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Jackson Brown
Jackson Brown

The Flesh And Blood Show


The Flesh and Blood Show was released theatrically in the United Kingdom on 23 September 1972 by Tigon Films.[1] The film's ending was originally filmed and shown in cinemas in 3-D.[7] The film opened theatrically in the United States on 13 July 1973 in Boston, Massachusetts.[8]




The Flesh and Blood Show



The cast are variable to say the least. Robin Askwith plays a bland character who just stands around and reacts to the unfurling drama like a guppy fish on tranquilizers (a million miles away from his cheeky chappy persona in the CONFESSIONS films) - he also turned up as more slasher fodder in the more entertaining TOWER OF EVIL from the same year (and gave his best horror turn in the hugely enjoyable (and bonkers!) 70s Brit genre piece, HORROR HOSPITAL (1973)). Jenny Hanley, who plays the rising starlet Julia who has strange recollections of the theatre, is certainly a beauty who I'm surprised didn't go on to to do more. And, like other Brits of my age, it's always odd to hear the dulcet tones of Ray Brooks (here playing the play's director), who provided the voice for one of the shows from way, way back in my childhood, Mr Ben.


Ultimately, THE FLESH AND BLOOD SHOW delivers on some of its promise. Whilst the blood is in short supply, there's acres of flesh on display (mostly female, although there is some brief full frontal male nudity). However, whilst it is of interest a proto-slasher, its sorely missing the wondrously sinister presence of Sheila Keith (old lady menace extraordinnaire), who added some arch and deliciously dark campness to some of his later movies. So, if you're new to Walker's macabre world I'd suggest you bypass this until you've enjoyed some of his more ghoulishly entertaining tales from the mid-70s.


English stalk-and-slash action, with a bunch of nubile and often inexplicably bare-chested young actresses being picked off one by one by a mysterious figure in a seaside theatre. The flesh outweighs the blood in this show, so it kind of resembles a 70's sex film than a horror at times, but if you like English girls with plummy accents and their tits out, check out The Flesh and Blood Show.


This seaside slasher is set in an abandoned theatre where a group of young actors are rehearsing an improv show before moving it to London's West End. Naturally, deaths and disappearances begin to occur creating a bit of mystery for the characters and viewers alike.


A troupe of actors rehearsing an improv piece at a dingy, abandoned seaside theater are being picked off one by one by an unknown assailant! The first of Pete Walkers run of 70s slasher movies is much more fixated on the 'flesh' portion of the title, Walker knew his audience, the 1972 grindhouse denizens wanted skin, skin, and more skin, and this sleazefest doesn't disappoint! In a stellar line-up of early 70s Brit totty, including Hammer veteran Jenny Hanley, voluptuous Luan Peters and gorgeous Candace Glendenning, not even the presence of a phantom killer dissuades the lovely ladies from disrobing at every opportunity, God bless them! And the actual film? It's terrible, one of Walker's worst, and feels longer than its 96 minutes runtime.. but there's boobs, lots of boobs...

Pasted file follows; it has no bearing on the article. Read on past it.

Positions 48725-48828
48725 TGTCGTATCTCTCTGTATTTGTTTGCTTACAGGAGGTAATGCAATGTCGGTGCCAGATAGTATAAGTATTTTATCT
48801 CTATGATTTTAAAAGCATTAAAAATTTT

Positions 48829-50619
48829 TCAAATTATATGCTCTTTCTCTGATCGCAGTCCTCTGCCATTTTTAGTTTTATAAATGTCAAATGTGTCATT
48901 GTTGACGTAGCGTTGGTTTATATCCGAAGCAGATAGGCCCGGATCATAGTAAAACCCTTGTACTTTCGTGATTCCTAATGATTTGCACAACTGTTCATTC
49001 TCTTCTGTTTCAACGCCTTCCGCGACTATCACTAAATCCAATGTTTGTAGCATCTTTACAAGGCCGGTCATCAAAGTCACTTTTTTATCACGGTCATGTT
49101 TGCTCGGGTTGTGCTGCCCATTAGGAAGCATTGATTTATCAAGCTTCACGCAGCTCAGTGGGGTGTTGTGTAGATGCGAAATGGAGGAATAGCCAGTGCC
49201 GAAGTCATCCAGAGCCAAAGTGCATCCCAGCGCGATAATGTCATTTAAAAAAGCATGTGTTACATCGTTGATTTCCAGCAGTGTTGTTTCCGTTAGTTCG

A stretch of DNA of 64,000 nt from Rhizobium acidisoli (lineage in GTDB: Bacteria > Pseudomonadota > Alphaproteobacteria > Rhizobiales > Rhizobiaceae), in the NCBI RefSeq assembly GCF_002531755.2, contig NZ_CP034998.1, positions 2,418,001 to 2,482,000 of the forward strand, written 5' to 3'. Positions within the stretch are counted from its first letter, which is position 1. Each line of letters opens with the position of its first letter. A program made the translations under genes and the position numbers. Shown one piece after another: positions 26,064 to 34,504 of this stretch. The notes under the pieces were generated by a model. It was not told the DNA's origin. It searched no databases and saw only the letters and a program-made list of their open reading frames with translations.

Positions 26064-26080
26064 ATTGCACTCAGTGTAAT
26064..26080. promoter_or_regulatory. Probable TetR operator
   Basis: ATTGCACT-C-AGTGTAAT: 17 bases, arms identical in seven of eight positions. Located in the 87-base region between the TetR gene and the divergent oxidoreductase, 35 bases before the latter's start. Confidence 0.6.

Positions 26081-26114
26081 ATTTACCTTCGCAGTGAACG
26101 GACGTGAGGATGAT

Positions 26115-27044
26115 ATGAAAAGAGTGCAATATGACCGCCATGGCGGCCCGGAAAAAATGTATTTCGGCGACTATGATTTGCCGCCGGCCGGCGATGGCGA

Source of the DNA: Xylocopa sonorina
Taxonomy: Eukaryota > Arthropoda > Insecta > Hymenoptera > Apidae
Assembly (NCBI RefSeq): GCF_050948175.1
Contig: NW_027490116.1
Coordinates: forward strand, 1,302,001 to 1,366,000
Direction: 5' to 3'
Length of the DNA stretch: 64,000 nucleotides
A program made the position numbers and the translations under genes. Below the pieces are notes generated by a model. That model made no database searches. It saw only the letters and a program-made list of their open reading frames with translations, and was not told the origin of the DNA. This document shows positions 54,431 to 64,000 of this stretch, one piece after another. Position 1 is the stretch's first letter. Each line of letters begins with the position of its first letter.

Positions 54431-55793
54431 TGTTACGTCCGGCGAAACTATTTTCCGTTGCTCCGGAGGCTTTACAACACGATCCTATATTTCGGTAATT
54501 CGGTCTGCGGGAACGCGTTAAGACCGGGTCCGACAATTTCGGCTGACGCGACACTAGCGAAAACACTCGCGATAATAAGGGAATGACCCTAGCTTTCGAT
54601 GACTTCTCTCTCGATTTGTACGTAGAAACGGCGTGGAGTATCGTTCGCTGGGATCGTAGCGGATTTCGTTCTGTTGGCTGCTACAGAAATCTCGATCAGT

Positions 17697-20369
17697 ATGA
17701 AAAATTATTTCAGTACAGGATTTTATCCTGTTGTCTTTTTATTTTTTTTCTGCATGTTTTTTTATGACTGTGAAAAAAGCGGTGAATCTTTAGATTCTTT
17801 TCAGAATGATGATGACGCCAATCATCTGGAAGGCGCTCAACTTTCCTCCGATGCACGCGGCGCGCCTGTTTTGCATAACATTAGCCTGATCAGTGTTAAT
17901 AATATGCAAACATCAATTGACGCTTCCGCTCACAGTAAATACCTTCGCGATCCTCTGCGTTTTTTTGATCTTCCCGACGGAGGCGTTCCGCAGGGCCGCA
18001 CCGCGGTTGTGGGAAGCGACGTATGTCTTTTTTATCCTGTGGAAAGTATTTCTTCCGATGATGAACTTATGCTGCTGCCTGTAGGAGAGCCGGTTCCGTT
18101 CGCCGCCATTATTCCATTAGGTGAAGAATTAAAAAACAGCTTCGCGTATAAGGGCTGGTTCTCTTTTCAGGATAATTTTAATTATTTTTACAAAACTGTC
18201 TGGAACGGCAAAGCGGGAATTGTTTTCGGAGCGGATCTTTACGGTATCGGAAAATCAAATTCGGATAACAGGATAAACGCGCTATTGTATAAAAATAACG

Billed as "An Appalling Amalgam of Carnage and Carnality," Pete Walker's THE FLESH AND BLOOD SHOW is an homage to the blood-splattered, sex-smeared theatre known as the Grand Guignol. Still haunted by an especially tragic production of Othello, a seaside theatre reopens its doors as a groovy musical revue, only to have several of its performers fall victim to the deadly curse.


Film Show flesh and blood of 1972 is the first horror film career Director Pete Walker, who had previously worked in the field of comedies and melodramas. Despite mentioned in the picture theme magic theatre and creative madness, Show flesh and blood is a typical thrash horror, abundantly scenes of violence and erotic pictures taken by the operator Peter Jason quite impressive and taking into account the stylistics grindhouse.


A three-dimensional examination of blood vessels is provided using MR data from seven cases. The vascular surfaces are constructed with an algorithm that automatically follows the selected artery or vein and generates a projected three-dimensional gradient shaded image. Fast 3DFT pulse sequences were optimized to enhance the time-of-flight contrast of the intravascular region. By increasing the surface threshold value in a three-dimensional head study, the flesh of a patient's face was peeled away to demonstrate the superfacial temporal artery. Gated cardiac images show the great vessels and cardiac chambers. A three-dimensional view of the aorta shows an irregular surface in the vicinity of an adrenal tumor. 3D MR exams provide a non-invasive technique for assessing vascular morphology in a clinical setting.


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